The Anonymous Widower

The London And Edinburgh Travel Market

This paragraph comes from of this article on Railway Gazette.

Lumo is aiming to carry more than 1 million passengers per year. It is particularly targeting people who currently fly between Edinburgh and London; in June it says there were 74 764 air journeys on the route, compared to 82 002 by rail.

Lumo’s million passengers per year, will equate to around 83,300 passengers per month.

What these figures don’t show is the number of rail journeys made to intermediate stations like Newcastle, York, Doncaster and Peterborough.

These are a few thoughts.

Rail Capacity Between London And Edinburgh

Consider.

  • LNER is currently the only rail carrier offering a daytime service between London and Edinburgh.
  • LNER run approximately 26 trains per day (tpd) in both directions between London and Edinburgh.
  • A nine-car Class 801 train can carry 510 Standard Class passengers and 101 First Class passengers.

That means that LNER had a capacity of just over 950,000 seats in June.

It might seem poor to have only sold 82,002 seats in June between London and Edinburgh, which is just 8.6 % of the available seats.

On the other hand, LNER’s two trains per hour (tph) are a lot more than London and Edinburgh trains, as they connect towns and cities all the way up the East Coast Main Line between London and Aberdeen.

Lumo’s capacity of a million seats per year, works out at 83,300 seats per month, which is another 8.7 % of capacity.

  • Lumo will sell seats on price initially and I suspect they’ll end up running about 85-95 % full.
  • It has been stated that they need to run 80% full to break even.
  • I also think, that they would like to have a few seats for late bookers.

But even so, they will surely affect LNER’s bookings.

What Will LNER Do?

Several of the things, that Lumo are doing can be easily copied by LNER.

  • Early booking.
  • Improve onboard service.
  • Better seating.

They could even reduce prices.

I think it is very likely we could end up with a price and service war between LNER and Lumo.

Would The Airlines Be The Losers?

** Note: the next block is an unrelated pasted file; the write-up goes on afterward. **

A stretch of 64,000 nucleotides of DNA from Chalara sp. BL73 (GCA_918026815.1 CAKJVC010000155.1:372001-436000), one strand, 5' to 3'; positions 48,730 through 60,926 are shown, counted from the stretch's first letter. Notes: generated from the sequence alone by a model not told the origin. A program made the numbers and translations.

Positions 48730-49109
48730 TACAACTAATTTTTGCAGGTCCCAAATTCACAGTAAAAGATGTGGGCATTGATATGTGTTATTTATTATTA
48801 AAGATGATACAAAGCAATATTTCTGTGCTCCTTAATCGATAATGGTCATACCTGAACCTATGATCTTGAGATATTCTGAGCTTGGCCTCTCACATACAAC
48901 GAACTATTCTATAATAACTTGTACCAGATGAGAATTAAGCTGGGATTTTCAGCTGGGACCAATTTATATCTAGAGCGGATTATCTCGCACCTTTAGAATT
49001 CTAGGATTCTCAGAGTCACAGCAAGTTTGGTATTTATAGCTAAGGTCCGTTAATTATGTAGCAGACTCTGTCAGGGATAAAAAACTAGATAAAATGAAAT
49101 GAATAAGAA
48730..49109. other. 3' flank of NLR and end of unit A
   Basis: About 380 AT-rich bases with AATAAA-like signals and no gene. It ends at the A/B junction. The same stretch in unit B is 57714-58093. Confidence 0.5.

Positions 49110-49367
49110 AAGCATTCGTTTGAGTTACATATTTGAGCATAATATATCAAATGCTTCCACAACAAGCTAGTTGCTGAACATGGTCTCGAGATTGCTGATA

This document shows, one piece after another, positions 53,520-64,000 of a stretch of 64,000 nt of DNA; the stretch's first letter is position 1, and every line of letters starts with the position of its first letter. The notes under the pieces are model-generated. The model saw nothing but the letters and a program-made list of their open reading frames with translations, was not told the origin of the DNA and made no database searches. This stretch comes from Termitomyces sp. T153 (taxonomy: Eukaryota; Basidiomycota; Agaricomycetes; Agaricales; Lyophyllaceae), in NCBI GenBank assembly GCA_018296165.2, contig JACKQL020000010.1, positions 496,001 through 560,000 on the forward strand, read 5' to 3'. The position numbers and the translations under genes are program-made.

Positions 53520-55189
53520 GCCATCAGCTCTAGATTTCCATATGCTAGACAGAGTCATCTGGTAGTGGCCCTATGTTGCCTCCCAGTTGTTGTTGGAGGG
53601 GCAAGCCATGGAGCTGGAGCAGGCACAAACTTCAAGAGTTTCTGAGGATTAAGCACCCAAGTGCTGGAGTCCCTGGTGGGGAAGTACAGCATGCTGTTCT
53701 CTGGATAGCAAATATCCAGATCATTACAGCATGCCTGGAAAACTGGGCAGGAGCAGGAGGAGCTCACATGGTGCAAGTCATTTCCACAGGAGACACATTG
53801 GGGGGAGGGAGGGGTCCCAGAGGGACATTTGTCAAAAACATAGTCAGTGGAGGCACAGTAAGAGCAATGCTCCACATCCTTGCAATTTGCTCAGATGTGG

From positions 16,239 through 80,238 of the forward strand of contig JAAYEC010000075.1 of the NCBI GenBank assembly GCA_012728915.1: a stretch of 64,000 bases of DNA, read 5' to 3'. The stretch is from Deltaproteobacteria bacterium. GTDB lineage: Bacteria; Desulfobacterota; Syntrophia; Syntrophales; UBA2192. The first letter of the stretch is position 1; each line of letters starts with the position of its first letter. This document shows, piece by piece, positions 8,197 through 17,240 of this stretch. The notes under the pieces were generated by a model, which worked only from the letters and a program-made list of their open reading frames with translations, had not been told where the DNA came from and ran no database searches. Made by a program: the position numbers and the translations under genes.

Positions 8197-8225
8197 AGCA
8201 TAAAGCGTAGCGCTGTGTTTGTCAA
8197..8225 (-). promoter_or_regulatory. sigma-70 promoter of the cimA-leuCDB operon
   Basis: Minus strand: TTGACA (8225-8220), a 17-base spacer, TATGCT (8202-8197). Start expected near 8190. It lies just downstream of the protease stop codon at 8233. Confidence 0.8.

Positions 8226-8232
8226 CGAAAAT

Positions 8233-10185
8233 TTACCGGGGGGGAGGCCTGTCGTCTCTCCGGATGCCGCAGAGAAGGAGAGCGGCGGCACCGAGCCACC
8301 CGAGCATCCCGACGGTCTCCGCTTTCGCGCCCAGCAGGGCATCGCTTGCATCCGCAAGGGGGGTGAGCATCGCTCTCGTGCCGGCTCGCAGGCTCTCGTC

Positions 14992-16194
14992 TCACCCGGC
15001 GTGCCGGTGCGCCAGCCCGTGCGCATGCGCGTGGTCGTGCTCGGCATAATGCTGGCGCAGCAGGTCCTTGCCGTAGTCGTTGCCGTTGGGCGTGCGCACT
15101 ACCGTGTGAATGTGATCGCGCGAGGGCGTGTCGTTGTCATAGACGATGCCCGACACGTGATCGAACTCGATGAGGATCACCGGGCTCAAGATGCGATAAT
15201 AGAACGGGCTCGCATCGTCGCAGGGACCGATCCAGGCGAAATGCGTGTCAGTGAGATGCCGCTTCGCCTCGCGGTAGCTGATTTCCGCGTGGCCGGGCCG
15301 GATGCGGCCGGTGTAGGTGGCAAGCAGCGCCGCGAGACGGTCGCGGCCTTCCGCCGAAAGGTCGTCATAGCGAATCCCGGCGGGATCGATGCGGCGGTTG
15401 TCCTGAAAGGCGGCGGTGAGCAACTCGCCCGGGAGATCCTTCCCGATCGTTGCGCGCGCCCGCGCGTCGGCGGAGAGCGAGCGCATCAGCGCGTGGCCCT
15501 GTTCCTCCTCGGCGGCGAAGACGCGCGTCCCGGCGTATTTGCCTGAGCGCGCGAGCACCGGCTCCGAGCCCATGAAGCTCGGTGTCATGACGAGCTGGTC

This could be an outcome of competition between LNER and Lumo.

We are now talking about times of around four hours and twenty-five minutes between London and Edinburgh, but there are improvements underway on the East Coast Main Line.

  • The remodelling of the approach to Kings Cross station has not been reflected in the timetables.
  • The Werrington Dive Under has not been completed yet.
  • Digital signalling is being installed South of Doncaster.
  • The power supply is being upgraded North of Newcastle.

When these and other improvements are complete, I can see journey times reduced below four hours.

But would that only be for starters?great b

If a 1970s-technology Intercity 225 train, admittedly running as a shortened train formation, could achieve a time of just under three-and-a-half hours for the 393.2 miles between Kings Cross and Edinburgh stations in September 1991, what could a modern Hitachi train do, if all of the improvements had been completed and perhaps half of the route could be run at 140 mph under the watchful eyes of full digital signalling and an experienced driver.

Consider.

  • London and York is nearly two hundred miles of fairly straight railway, that is ideal for high speed.
  • Current trains run the 393.2 miles in four hours 25 minutes, which is an average speed of 89 mph.
  • A train running at 89 mph would take two hours and fifteen minutes to cover 200 miles.
  • A train running at 125 mph would take one hour and thirty-six minutes to cover 200 miles.
  • A train running at 140 mph would take one hour and twenty-six minutes to cover 200 miles.